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The 28' Fantail "CHINA CAT"

Copyright 2013 Michael Kasten
 

The 28' Junk - CHINA CAT - Kasten Marine Design, Inc.
Perspective Aft | Perspective Side | Perspective Side Close-up | Perspective Forward Sailing
 

Hull Form

This prototype / concept design was modeled in response to a request for a small steel sailing vessel having a hull form similar to Boojum.  Actually this is very workable, and a number of my designs make use of the same general hull form, both power and sail.
 

The Layout

I favor the type of "flush deck" cabin arrangement shown here, and for all the reasons articulated at the Bedouin and 38’ China Cat web pages.  As with those examples, the China Cat 28 has a secure well-deck forward, a small self bailing cockpit, a "bridge deck" between the cockpit and the companionway, an inboard diesel engine, and a rig that can be easily handled, even by a solo sailor.

For an approximation of what’s possible with the layout, please see the Bedouin design.
 

The Rig...

The request in this case was for a two-mast Junk Rig... 

A junk rig poses two fundamental challenges… One, if it is to be free standing, then the mast must be very stout, and the hull structure must be equal to the task of holding the cantilevered mast in place. The other challenge is that the junk rig is relatively heavy for its sail area, therefore stability must be adequate to carry the rig.  Especially this is so with two masts.

A junk rig arrangement that I favor is that of my Jasmine 48 design, where both sails are equal and can therefore exchange parts as needed, and no Western sails are present to complicate the rig.

If you were to combine the Boojum hull (in this case, refined for sailing) with a full sailing keel to counter the relatively heavy rig, with the Bedouin cabin arrangement, and the Jasmine 48 Junk Schooner Rig, you’d have the China Cat 28 concept design shown here.

The China Cat 28 has the following particulars:

At 28' LOD and under 13k lb displacement, the China Cat 28 will be best if built in aluminum. 
 

28' Junk - China Cat - Kasten Marine Design, Inc.
Click for Larger Image
 

Suitable For Steel Construction...?

Could the China Cat 28 also be built in steel...?   Yes, actually.  In steel, in order to save weight and reduce the height of the CG there would be a 1” cold moulded monocoque wooden cabin top.  That, combined with a few other tricks would indeed allow construction in steel.  Here are a few considerations...

As a general rule, actual length on deck is less a criterion for what can be built in steel than the eventual displacement. In terms of its displacement then, it will be quite a challenge to build a steel sailing boat under around 10k to 12k lbs due to the weight of the steel.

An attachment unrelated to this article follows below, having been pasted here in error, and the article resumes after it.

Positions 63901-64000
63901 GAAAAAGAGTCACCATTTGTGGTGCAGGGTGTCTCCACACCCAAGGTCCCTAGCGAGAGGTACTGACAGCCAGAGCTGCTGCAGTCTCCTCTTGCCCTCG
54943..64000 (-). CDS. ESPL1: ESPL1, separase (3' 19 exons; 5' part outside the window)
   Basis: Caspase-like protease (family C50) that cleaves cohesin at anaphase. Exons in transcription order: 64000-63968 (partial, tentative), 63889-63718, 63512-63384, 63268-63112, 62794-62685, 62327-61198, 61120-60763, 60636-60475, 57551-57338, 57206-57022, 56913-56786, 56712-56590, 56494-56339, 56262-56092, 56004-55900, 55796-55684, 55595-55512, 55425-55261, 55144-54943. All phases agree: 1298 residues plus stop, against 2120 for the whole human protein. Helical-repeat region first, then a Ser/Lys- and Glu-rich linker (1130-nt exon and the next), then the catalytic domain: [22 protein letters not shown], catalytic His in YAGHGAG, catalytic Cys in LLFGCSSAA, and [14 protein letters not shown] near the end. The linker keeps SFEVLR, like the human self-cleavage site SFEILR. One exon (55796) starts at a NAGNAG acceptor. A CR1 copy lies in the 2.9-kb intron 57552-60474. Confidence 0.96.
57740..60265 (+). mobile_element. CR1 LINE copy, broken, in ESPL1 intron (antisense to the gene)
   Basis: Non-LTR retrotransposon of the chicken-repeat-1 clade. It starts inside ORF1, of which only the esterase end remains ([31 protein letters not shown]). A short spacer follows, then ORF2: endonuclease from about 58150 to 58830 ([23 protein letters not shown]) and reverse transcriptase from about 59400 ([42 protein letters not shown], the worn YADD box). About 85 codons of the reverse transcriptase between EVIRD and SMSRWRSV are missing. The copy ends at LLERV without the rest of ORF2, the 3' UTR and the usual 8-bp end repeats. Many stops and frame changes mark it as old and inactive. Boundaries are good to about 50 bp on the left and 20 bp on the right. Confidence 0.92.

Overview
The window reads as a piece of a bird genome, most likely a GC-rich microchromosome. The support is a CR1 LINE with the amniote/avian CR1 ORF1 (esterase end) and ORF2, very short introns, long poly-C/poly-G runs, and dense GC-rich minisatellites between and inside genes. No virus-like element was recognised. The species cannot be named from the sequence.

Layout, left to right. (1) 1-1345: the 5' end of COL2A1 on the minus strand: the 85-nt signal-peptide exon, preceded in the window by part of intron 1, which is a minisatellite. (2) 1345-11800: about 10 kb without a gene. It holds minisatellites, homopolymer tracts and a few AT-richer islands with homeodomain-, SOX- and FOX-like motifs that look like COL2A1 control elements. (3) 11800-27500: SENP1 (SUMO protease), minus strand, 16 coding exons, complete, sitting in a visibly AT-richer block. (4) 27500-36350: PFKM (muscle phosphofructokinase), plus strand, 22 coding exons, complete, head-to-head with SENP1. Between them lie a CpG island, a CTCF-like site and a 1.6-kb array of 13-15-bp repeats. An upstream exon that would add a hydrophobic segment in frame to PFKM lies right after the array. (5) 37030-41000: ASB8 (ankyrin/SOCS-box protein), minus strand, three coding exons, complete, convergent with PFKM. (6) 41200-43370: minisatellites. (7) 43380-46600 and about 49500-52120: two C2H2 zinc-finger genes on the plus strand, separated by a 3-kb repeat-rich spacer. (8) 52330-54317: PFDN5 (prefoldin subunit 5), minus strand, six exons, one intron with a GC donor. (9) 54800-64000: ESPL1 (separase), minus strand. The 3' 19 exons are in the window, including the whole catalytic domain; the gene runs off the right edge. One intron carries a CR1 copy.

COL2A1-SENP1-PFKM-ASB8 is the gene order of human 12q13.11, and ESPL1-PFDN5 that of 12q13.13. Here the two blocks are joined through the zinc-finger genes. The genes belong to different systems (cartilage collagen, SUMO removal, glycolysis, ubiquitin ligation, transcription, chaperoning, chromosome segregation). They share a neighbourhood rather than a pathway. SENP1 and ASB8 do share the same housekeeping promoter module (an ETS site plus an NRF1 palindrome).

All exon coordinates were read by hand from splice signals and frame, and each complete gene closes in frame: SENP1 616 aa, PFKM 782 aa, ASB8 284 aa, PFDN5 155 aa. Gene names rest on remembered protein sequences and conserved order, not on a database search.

If building small in steel, plate thickness must be reduced to the minimum. One eighth inch steel plate is roughly the practical minimum for ease of weldability, although 14 gauge is certainly possible, however controlling distortion in mild steel having a thickness under 10 gauge is really quite a challenge.

To address the distortion during weld-up, it is very favorable to make use of Corten steel, which has roughly 1.5 times the yield strength of mild steel, and is thus able to resist distortion approximately to the same extent as a mild steel plate having roughly 1.5 times the thickness of the Corten plate. Please see my article on Metal Boats for Blue Water for clarification of the alloys to which I refer.

With Corten (or an equal strength HSLA steel), I would have no qualms about welding up a 14 gauge hull, although a well-planned and strictly adhered-to Weld-up Strategy will be very important in order to achieve success. MIG welding is very definitely recommended, as it imparts considerably less heat to the surrounding metal than stick welding, and therefore inherently produces far less distortion. Welding Corten is no different than welding mild steel, only a different wire is used for the MIG gun in order to match the strength properties of the base metal.
 

Four Trailerable Sister Ships...

A group of four 'sister' vessels each of which share the same hull form and general configuration have been preliminarily detailed as concept designs, one of which is shown here.   Check out each of the four sisters at the following links:

38' China Cat   |   28' China Cat   |   28' Bedouin   |   23' Sarah Cat
 

28' Junk - China Cat - Kasten Marine Design, Inc.
Click for Larger Image
 

The China Cat 28 shown here is a minimalist cruiser that is intended for easy construction in steel or aluminum, although plywood - epoxy construction is also possible.  If further development of this concept is of interest, please inquire.